Filevine04 May, 2017
Case Hack: Use the Fine Print Against Them
This is a case study about twisting a company’s own restrictive language against it. But before we get to the details…
Let’s talk bananas.
Tropical fruit companies have a history of owning the land and controlling the politics of ‘third-world’ countries (this is the much more cynical meaning of ‘Banana Republic,’ before it meant upscale turtlenecks). When United Fruit Company (which later became Chiquita) owned most of Guatemala in the 50s, they figured they could dodge the tax bill by claiming all that land wasn’t worth much.
They didn’t guess a land-reform president would be elected, who would buy up fallow plots for landless peasants to live and work on – at the price the company itself had claimed it was worth on their tax forms.
The fruit company didn’t see the poetic irony of all of this, and so this story doesn’t end happily. I’ll spare you the details of the violent coup and bloody decades that followed. But I’m troubling your appetite for bananas to illustrate an instructive detail:
Sometimes the very efforts a company uses to give itself an advantage can come back to bite them in the ass. Sometimes the stringent, rigorous language it pens to protect itself can be re-read as a little gift to you. The role of a smart personal injury lawyer is to find these golden moments, and use them. (But be forewarned about doing this against any banana tycoons who own your country).
The case at hand involves kidney failure, catastrophic insurance, and Kimball Jones. I wrote about Kimball in an earlier piece on building a case from the ground up, so it shouldn’t come as any surprise that this latest example is, once again, about his penchant to be a bloodhound for the details, hunting down glimmers of favorable evidence in unlikely places.
Here are the details:
Kimball’s client was a young guy who’d had kidney problems off and on for more than a decade. When his job’s benefits counselor pitched him some catastrophic insurance for injury and illness, the client bought it. Included in the plan was a lump sum payment of $50,000 for kidney failure.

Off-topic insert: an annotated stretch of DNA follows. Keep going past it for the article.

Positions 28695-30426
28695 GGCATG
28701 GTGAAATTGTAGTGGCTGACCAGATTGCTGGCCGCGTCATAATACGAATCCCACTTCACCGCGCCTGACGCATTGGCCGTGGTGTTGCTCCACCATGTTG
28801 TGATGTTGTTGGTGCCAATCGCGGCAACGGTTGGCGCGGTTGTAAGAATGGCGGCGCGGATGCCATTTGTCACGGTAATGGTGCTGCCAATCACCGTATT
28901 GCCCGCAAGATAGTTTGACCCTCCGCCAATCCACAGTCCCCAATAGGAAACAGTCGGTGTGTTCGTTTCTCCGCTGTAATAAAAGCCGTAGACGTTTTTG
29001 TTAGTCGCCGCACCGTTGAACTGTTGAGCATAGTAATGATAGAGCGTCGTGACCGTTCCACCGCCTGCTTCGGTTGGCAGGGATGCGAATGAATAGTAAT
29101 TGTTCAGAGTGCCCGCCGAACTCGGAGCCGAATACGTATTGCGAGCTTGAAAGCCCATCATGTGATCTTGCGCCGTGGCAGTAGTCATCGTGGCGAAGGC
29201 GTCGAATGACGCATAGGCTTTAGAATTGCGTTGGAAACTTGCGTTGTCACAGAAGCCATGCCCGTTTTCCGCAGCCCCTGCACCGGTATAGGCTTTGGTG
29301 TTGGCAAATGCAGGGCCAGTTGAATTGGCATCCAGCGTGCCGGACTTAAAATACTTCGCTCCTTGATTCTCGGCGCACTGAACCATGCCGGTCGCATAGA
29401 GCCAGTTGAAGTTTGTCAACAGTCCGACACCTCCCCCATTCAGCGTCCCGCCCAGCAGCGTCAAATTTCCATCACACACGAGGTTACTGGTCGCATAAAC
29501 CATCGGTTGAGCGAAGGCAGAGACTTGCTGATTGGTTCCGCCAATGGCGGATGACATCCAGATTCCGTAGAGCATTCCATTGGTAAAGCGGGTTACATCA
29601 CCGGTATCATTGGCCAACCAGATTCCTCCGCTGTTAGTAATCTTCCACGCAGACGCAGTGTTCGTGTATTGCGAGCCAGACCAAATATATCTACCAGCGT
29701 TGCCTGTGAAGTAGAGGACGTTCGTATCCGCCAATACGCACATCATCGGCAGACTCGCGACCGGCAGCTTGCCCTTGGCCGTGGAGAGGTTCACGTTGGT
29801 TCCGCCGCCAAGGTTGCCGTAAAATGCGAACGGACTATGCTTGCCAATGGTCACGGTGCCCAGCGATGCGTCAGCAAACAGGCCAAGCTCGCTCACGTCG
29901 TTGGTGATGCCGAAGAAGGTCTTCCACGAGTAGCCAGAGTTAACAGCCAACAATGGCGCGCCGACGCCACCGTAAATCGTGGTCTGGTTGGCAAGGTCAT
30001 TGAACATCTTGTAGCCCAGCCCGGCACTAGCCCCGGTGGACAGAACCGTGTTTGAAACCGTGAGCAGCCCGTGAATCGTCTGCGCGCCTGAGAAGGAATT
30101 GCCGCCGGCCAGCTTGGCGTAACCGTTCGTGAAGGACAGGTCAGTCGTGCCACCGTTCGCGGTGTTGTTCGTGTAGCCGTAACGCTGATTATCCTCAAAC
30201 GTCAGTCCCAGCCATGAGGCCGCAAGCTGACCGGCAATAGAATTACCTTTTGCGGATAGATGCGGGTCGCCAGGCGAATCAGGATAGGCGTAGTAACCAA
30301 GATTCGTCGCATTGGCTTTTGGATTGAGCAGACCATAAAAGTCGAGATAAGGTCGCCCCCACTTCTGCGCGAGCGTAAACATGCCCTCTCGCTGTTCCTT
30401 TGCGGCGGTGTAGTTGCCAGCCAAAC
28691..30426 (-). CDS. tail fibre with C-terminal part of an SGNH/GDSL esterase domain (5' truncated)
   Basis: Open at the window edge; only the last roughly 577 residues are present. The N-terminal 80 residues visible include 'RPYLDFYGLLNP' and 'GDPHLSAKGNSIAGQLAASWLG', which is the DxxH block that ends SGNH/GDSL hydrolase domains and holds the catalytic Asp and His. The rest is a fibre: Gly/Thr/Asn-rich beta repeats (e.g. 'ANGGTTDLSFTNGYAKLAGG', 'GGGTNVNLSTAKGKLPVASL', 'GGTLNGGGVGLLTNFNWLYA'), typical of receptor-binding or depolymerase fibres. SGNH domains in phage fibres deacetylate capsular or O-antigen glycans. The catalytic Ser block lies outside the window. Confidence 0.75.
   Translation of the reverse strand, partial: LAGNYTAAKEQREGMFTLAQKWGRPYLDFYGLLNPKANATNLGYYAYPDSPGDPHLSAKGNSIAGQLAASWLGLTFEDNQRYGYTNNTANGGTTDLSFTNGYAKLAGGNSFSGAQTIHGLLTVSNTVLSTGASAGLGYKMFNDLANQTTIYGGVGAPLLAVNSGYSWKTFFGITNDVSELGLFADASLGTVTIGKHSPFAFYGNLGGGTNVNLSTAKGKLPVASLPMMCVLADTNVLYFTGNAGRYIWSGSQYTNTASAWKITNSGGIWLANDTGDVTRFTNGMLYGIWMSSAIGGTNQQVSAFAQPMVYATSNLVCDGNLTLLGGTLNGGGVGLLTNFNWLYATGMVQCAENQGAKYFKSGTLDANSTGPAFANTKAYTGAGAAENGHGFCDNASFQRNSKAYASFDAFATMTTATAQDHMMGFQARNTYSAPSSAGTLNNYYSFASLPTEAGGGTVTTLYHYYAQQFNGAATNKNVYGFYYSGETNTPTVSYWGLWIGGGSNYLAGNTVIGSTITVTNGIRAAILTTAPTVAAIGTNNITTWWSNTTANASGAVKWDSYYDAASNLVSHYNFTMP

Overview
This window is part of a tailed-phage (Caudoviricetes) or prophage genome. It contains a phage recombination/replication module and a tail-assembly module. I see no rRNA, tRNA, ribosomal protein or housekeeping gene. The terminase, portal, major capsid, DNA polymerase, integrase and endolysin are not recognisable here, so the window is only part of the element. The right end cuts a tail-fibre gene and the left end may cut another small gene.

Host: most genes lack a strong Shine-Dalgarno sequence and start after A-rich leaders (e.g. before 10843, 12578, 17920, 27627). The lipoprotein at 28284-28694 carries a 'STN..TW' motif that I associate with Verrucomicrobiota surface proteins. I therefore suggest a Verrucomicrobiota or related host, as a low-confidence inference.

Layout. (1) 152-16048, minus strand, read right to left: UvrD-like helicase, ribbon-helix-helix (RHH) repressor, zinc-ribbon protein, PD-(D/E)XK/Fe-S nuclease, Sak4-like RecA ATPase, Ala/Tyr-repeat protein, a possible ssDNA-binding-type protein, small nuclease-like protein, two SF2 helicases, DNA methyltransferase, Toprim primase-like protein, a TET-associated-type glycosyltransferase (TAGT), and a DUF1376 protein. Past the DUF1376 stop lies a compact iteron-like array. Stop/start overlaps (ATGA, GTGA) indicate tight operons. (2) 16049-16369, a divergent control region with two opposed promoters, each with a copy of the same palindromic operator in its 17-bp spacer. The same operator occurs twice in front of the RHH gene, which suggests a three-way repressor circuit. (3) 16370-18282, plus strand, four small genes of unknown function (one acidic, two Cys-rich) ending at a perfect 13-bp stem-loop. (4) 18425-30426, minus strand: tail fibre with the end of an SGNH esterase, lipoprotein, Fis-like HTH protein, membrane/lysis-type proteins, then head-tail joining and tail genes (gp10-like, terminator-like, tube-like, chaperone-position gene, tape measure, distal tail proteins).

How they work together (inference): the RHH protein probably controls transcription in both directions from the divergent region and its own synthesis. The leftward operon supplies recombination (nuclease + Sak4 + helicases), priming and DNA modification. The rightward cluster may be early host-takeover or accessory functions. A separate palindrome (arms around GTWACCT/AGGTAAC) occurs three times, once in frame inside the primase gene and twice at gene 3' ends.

A year later, the kidneys went kaput. This was full-blown kidney failure, forcing the client to go on dialysis and later get a kidney replacement. The only shred of a silver lining in this painful disaster was that catastrophic insurance plan: at least the client could get a little green to help cover the hefty costs of being kidney-less.
But as you might expect, the insurance company flat-out denied any money to the man. They used as their justification that well-known claim-killer, foe to the precariously-insured everywhere: the Pre-Existing Condition. They suggested the man had lied about the sorry state of his kidneys, and couldn’t come crawling to them for help now.
So with neither functioning kidneys nor insurance payments, the man came to Kimball. Kimball says it wasn’t much of a promising case on the surface: his client clearly had kidney problems before buying the policy. Open-and-shut case of the dreaded P-E C, right?
But Kimball kept looking. He dove down into the needling fine-print of the catastrophic policy – and resurfaced with something.
It turns out the insurance company itself had a lot to say about what qualifies as kidney problems. In the interest of being able to deny as many kidney claims as possible, they chiseled down the definition of kidney failure to the narrowest sliver. There are all kinds of kidney problems, they said – but to prove you have end-state kidney failure, and thus are qualified to make an insurance claim, you have to show that both of your kidneys are so thoroughly, irredeemably wiped out that your only options are permanent dialysis or organ transplant.
So what did this mean to the client?
Kimball set out the situation in his appeal letter: they can’t claim his client had a pre-existing condition if his illness wasn’t even something they recognize as a condition. When he signed on to the plan, he didn’t have kidney failure, according to the insurance company’s own definitions. Rather, he came into the policy without the illness that they define, and now he has that illness – therefore the insurance company should do what it is paid to do, and meet the claim.
In the letter, Kimball also took on the way the company was characterizing his client as a liar. They were treating his behavior as though he had tried to sneak one on them by hiding the substandard state of his poor kidneys. But Kimball could show that his client had been transparent about his health every step of the way. And yet they still happily sold him the policy. If they truly believed now he hadn’t been eligible, that meant they were cheerfully taking his money for a service they knew they would never provide. And so one might ask at this impasse: who, in fact, is defrauding whom?
The appeal letter did the trick. Recognizing the way they were hampered and hamstrung by their own stringent definitions, the insurance company cowed and came round. And they paid double: not only did they fork out $50,000 for the kidney failure, but added an extra $50,000 for the kidney transplant, which happened after the first claims were denied and the client had already dropped his coverage.
So when you’re up against a mountain of fine print which seeks to protect an entity from every possible claim against it, put on those reading glasses and settle in. Their very verbosity and stringency might hold the very key to your case.
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